Search Images Maps Play YouTube News Gmail Drive More »
Sign in
Screen reader users: click this link for accessible mode. Accessible mode has the same essential features but works better with your reader.

Patents

  1. Advanced Patent Search
Publication numberUS5406464 A
Publication typeGrant
Application numberUS 08/151,106
Publication dateApr 11, 1995
Filing dateNov 12, 1993
Priority dateDec 25, 1992
Fee statusLapsed
Also published asDE4338602A1, DE4338602C2
Publication number08151106, 151106, US 5406464 A, US 5406464A, US-A-5406464, US5406464 A, US5406464A
InventorsNorikazu Saito
Original AssigneeKoito Manufacturing Co., Ltd.
Export CitationBiBTeX, EndNote, RefMan
External Links: USPTO, USPTO Assignment, Espacenet
Reflector for vehicular headlamp
US 5406464 A
Abstract
A reflector for a vehicular headlamp in which glare formed by light reflected from a stepped part at the boundary of the adjacent segments constituting a reflector is reduced. Of the distribution control segmental areas on the reflecting surface, a first reflecting area consisting of an aggregation of hyperbolic paraboloid segments forms a pattern widely diffused in the horizontal direction. Second reflecting areas each consisting of elliptic paraboloid segments form a pattern contributing to the formation of the luminous-intensity center of a distribution pattern. A third reflecting area consisting of an aggregation of paraboloid-of-revolution segments forms a pattern contributing to the formation of a cut line tilted a given angle with respect to the horizontal line in the distribution pattern of a passing beam. The focal distance of the reference surface for the paraboloid-of-revolution surface changes for each segment. The focal distance becomes smaller the higher the segment location is on the reflecting surface, and the farther the distance of the reflecting segment from the vertical plane including the optical axis the greater the focal distance.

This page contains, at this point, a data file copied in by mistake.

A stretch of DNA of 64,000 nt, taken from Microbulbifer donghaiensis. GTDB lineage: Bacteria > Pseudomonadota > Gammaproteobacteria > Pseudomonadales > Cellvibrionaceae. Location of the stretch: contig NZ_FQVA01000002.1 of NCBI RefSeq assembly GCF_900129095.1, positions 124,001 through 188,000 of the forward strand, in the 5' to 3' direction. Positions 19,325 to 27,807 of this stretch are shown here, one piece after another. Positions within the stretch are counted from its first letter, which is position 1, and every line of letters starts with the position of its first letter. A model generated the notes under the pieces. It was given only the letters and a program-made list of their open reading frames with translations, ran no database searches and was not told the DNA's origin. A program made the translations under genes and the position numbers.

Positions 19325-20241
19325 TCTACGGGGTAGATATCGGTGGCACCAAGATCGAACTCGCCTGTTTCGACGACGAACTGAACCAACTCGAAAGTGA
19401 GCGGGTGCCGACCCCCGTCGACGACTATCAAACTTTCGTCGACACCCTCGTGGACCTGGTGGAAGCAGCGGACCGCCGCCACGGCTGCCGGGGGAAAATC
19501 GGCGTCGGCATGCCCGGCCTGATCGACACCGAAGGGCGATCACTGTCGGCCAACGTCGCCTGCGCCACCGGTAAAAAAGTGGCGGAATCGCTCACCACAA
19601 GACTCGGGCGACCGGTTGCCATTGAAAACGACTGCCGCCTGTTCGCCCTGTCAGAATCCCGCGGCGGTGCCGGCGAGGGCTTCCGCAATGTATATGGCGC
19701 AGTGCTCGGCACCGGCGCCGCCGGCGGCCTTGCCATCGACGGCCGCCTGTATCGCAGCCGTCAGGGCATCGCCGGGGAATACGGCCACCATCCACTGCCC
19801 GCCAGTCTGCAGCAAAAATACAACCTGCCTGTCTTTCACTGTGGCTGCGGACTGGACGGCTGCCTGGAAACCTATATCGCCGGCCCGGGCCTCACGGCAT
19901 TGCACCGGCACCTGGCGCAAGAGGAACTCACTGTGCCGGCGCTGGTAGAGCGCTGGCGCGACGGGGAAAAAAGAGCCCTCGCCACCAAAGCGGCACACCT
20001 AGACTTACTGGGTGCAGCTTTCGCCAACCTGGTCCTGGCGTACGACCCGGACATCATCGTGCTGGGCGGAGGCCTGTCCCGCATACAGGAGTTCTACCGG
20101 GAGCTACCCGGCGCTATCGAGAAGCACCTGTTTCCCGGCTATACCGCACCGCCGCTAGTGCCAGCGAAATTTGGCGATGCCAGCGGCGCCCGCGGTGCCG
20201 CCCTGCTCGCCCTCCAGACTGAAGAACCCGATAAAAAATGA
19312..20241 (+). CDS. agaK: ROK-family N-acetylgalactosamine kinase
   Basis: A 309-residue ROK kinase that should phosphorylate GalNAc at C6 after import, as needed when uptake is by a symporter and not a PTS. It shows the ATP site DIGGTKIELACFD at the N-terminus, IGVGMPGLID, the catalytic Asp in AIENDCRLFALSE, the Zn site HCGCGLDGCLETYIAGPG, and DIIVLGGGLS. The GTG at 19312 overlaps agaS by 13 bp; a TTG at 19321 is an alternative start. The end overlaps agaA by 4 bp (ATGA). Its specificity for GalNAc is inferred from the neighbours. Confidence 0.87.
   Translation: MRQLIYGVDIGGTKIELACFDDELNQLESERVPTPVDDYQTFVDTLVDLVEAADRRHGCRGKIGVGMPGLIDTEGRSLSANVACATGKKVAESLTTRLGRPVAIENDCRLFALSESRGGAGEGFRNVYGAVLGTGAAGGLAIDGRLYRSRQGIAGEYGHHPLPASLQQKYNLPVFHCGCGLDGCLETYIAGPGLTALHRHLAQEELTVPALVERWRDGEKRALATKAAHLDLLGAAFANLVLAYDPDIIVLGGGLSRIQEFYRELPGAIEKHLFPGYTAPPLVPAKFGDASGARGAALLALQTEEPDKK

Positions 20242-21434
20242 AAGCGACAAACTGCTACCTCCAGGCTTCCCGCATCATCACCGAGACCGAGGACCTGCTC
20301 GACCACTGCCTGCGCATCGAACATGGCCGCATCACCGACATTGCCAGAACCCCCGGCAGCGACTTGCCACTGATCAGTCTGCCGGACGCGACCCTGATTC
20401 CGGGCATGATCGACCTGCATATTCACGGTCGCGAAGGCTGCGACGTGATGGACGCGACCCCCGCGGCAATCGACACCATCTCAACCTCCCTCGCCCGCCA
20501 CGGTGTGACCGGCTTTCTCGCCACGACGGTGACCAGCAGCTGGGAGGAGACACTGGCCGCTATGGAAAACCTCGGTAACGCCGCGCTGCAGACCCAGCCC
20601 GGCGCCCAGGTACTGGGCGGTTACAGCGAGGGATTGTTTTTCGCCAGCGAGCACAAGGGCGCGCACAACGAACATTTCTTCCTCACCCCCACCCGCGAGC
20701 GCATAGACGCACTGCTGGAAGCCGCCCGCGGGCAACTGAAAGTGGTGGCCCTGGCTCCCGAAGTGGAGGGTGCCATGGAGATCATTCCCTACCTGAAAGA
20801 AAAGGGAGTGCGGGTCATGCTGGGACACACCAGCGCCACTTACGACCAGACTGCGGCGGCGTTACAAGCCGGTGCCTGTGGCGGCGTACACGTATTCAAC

Images(7)
Previous page
Next page
Claims(6)
What is claimed is:
1. A reflector for a vehicular headlamp comprising a reflecting surface divided into a plural number of reflecting areas, and a light source for forming a passing beam positioned in such a way that a center axis of the light source lies along an optical axis of the reflecting surface, wherein:
a) each of said reflecting areas comprises an aggregation of reflecting segments;
b) each of said reflecting segments of each of said reflecting areas has a configuration of one of a hyperbolic paraboloid, an elliptic paraboloid, a two-sheet hyperbolic paraboloid and a paraboloid of revolution, all of said reflecting segments being laid out on a reference surface and cooperating to form said reflecting surface; and
c) said reference surface is a paraboloid-of-revolution surface, focal distances of said reference surface being different for different ones of said reflecting segments such that the higher the location of any one of said reflecting segments, the smaller the focal distance of said reference surface, and the farther any one of said reflecting segment from a vertical plane including said optical axis in a horizontal direction, the larger said focal distance.
2. The reflector for a vehicular headlamp of claim 1, wherein said reflecting areas comprises reflecting areas exhibiting good diffusion in the horizontal direction for a light distribution pattern for said passing beam and consisting of hyperbolic paraboloid reflecting segments.
3. The reflector for a vehicular headlamp of claim 1, wherein said reflecting areas comprise reflecting areas contributing to the formation of a central part of a light distribution pattern for said passing beam and consisting of elliptic paraboloid reflecting segments.
4. The reflector for a vehicular headlamp of claim 1, wherein said reflecting areas comprise reflecting areas contributing to the formation of a cut line tapered with respect to a horizontal line in a light distribution pattern for said passing beam and consisting of two-sheet hyperbolic paraboloid reflecting segments.
5. The reflector for a vehicular headlamp of claim 1, wherein said reflecting areas comprise reflecting areas contributing to the formation of a cut line tapered with respect to a horizontal line in a light distribution pattern for said passing beam and consisting of paraboloid of revolution reflecting segments.
6. A reflector for a vehicular headlamp comprising a reflecting surface divided into a plural number of reflecting areas, and a light source for forming a passing beam positioned in such a way that a center axis of the light source lies along an optical axis of the reflecting surface, wherein: